I've been asked by a number of people to explain why I would want to move to a secluded island. My responses never seem to do justice to my new environment, so I would like to share a few of my own photographs of our surroundings in the hope that they will adequately convey why I love living here. If you still don't get it, then frankly you're a little weird. Or maybe it's me...
“This wasn’t part of the plan, was it?” my old friend in France messaged. My heart skipped a beat (and not just because of my autonomic neuropathy, for a change) as I thought about what he was going through. A mere three months after his wife of twelve years had died from a reoccurrence of her breast cancer, he remains bereft. Other issues (you know the kind; family disputes that strike at the very foundation of our world view) have crippled him before, during and since her passing, and the poor guy, whose heart is 24 carat gold or else I’m no judge at all, has been left reeling by the cruelty of people he once thought loved him.
By comparison, I’m having a cake walk.
Mmmmmmm. Cake...oops, sorry.
I know what he means, though. All he wanted was to enjoy the semi-retired life with his lady love, and to be left in peace to do so. All I want is to be healthy and to live a long life (largely because it means I get to enjoy the company of my loved ones for as long as I can), but right now my body seems to have other ideas. I’ve been in hospital again, for more surgery.
Several weeks after a man wearing scrubs (well actually, more than one; it was a two-team effort) inserted things up my hooter and messed about with the inside of my cranium and then plugged the hole with tissue taken from my left hip, I had an MRI to plan for some radiotherapy. That was a Saturday. A week later I was back in Vancouver General Hospital for ‘emergency’ surgery to remove some tumour tissue that had re-grown from the original operation site. I had suspected that something was amiss when the sight in one eye had again begun to deteriorate, but this was still a shock.
An even bigger shock was the extent of the ‘damage’ this time around, since the first surgery had been, to all intents and purposes, invisible. I am attaching a photo below…feel free to use it to keep the kids away from the ‘fridge.
Oddly enough, this surgery has been much more straightforward to come to terms with – certainly in terms of physical recovery. That ugly scar is healing well, I have been up on my back legs and out in the community – albeit gently – from a week after they took the top off my skull, and so far there are no signs of another resurgence. My fingers, toes, legs and eyes are firmly crossed that the path back to some kind of normality may be a swift and simple one.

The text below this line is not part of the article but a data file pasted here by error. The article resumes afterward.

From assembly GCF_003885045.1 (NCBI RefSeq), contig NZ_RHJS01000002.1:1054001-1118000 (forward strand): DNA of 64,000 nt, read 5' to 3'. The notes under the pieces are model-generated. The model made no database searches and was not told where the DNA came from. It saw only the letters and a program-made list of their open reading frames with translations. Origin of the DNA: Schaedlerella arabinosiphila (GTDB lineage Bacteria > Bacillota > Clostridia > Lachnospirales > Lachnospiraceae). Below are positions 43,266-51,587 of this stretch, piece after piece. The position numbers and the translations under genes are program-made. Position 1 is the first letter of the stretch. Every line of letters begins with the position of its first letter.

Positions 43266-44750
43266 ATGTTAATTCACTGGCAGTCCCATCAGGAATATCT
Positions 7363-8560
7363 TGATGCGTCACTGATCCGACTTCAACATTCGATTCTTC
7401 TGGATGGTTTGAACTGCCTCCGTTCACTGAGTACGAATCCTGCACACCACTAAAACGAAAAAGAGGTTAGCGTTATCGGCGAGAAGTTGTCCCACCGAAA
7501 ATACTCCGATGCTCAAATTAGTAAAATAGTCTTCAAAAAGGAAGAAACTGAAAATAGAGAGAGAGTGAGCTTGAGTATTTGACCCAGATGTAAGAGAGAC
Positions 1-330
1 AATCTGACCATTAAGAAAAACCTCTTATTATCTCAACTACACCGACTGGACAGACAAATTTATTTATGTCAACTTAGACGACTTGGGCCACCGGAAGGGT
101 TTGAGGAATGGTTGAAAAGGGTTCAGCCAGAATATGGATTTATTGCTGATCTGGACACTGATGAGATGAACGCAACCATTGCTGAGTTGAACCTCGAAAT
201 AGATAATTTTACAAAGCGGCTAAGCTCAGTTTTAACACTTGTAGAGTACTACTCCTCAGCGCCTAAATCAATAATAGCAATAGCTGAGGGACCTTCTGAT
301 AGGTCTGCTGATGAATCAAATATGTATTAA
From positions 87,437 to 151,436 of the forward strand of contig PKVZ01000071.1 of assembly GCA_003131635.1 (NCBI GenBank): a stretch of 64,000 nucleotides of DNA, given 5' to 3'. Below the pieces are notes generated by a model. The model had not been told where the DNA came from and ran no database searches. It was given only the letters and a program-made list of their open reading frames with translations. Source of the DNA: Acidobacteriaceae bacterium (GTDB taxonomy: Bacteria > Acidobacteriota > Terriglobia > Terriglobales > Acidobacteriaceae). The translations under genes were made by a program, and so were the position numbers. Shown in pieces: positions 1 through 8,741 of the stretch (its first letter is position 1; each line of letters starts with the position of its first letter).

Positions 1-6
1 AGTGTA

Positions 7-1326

I have even picked up my writing cudgels once more. I’m contributing to our local (very local) newspaper with short articles, I’ve sent an unpublished book to a friend, I’ve written a brief eulogy for her husband who died in the same week that I was re-admitted to hospital, and I have started to finally proof-read and edit an old piece of work with a view to self-publishing it later this year. I had almost forgotten how good it feels to write…
No, none of these things were ever in the plan, but then I am a notoriously poor planner. I’m so poor a planner, I stopped doing it years ago. I never planned to write, and I never planned to be sick, but since I’m doing the latter, I may as well make use of the enforced time spent on my over-sized derriere, and get some unplanned writing done.
As the old medical adage goes: every surgery has a silver lining.
For as long as I can remember, I’ve been something of a hypochondriac. I have, ever since I was a young child, worried and fretted about my health. Now, without wishing to be too stereotypical in my thinking (although I confess: a little stereotyping, along with home-made marmalade, helps me to feel safe), I have coped with this facet of my personality in a way that is frequently recognized as a male trait: I don’t tell doctors anything. There’s no use shaking your head and tut-tutting at the page; I’m not here with you, in fact I wrote this some time ago. But, anyway, I have been stuck in this particular rut for more decades than I prefer to count.
Until a few months ago. What began as a routine eyesight test for a new pair of glasses (going to the optometrist has never held much terror for me) suddenly took on a life of its own. Referral to a specialist resulted in a diagnosis of a stroke (what? eek!) and a second referral. A trip to Nanaimo to see a more special specialist had me being pushed into a CT scanner before lunch, and then after lunch being told that they had discovered a three centimetre tumour at the base of my brain. At that stage, it seemed too late to point out that I only wanted a new pair of glasses…
My reluctance to speak to doctors was entirely overwhelmed by what followed: surgery and ten days in hospital followed by…emergency surgery and a week in hospital (which, to be blunt, I felt was taking the joke too far). During that six/seven week period, my medical status was laid bare (along with other parts of me, not least my reticence to discuss symptoms for fear of being told bad news) and my reluctance to engage with the medical world was trampled underfoot.
The surgeries and recovery periods were no bed of roses (excuse me if my fingers tremble a little as I remember), but my life was put back on track – or at least it will be once all my treatments are finished. Had I – as I was accustomed to doing - continued to ignore the symptoms that I had been experiencing for more than six months, the outcome would have been very different.